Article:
Researchers that sleep is connected to bipolar disorder. That is, past research has shown that bipolar patients have difficulty with sleep and often suffer from sleep-related problems. Now new research is showing that routine sleep schedules can actually be beneficial to the outcomes of bipolar disorder. A new study which appears in this month's issue of the journal, American College of Neuropsychopharmacology (ANCP), examined two groups of adult bipolar patients receiving different treatment therapies and found that the group of patients who participated in interpersonal and rhythm therapies--these therapies involved the patients monitoring their daily routines--had longer periods without mania Read more...
Posted by szwriter at 1:56 PM | Comments (4)


July 20, 2007

New Study Links Bipolar Disorder With Brain Tissue Loss

People with bipolar disorder, also called manic depression, suffer from an accelerated shrinking of their brain, researchers at the University of Edinburgh have found. The study shows for the first time that bipolar disorder, a condition characterized by periods of depression and periods of mania, is associated with a reduction in brain tissue and proves that the changes get progressively worse with each relapse. This discovery has implications not only for the way we research the disease, but may also impact the way this condition is treated. The findings, published in the Journal of Biological Psychiatry, show that the loss Read more...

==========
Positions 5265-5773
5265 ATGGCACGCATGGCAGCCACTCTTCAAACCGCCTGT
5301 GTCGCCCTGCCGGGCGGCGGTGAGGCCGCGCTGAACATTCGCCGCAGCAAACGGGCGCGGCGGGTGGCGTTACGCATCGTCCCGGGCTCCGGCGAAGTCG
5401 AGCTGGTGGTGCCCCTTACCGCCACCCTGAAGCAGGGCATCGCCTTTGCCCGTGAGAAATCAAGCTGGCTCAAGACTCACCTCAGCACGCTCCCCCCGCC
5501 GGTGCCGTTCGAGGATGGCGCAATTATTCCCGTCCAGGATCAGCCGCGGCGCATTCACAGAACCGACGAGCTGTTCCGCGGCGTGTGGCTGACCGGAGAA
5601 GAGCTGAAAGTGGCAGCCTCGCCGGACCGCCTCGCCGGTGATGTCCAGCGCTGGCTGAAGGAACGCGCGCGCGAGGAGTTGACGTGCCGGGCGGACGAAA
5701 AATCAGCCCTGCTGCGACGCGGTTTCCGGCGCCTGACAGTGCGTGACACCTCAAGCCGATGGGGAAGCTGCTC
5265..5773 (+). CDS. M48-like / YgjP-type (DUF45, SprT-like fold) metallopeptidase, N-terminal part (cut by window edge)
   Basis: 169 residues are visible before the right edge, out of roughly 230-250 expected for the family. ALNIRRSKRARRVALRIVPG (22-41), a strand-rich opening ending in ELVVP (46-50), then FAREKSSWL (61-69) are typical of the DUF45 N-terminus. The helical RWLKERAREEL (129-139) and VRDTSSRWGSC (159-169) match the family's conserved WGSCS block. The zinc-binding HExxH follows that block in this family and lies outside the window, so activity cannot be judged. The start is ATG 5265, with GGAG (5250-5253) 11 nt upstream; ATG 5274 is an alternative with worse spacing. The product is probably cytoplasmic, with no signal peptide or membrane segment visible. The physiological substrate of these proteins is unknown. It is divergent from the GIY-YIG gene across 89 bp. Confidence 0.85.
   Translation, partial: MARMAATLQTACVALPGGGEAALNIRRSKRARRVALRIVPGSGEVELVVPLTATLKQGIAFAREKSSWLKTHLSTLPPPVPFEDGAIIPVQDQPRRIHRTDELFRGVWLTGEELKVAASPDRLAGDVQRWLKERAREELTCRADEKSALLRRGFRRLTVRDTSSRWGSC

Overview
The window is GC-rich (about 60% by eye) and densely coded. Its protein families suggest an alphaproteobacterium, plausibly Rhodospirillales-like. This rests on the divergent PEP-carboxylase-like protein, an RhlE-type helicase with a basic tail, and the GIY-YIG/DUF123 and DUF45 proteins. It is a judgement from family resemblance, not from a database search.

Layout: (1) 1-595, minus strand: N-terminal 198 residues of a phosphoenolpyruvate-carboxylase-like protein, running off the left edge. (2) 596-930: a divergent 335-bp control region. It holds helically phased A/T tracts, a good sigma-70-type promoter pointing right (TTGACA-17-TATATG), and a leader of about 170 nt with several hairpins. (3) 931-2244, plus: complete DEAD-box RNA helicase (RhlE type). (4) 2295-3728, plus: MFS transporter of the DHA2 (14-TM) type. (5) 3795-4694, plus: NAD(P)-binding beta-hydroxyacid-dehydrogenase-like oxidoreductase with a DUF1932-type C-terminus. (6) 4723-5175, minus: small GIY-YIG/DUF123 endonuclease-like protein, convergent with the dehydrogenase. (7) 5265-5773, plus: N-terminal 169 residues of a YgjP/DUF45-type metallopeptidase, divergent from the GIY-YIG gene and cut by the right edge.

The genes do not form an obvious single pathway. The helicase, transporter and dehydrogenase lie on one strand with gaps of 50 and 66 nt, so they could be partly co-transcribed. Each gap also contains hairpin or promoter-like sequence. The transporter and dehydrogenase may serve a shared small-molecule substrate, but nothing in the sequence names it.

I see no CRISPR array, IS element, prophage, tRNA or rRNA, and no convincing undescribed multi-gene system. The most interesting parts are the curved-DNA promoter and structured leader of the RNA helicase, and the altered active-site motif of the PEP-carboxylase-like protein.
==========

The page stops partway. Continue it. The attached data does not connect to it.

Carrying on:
Posted by szadmin at 8:19 AM | Comments (10)


April 12, 2007

Lithium Helps Bipolar Brain Grow Gray Matter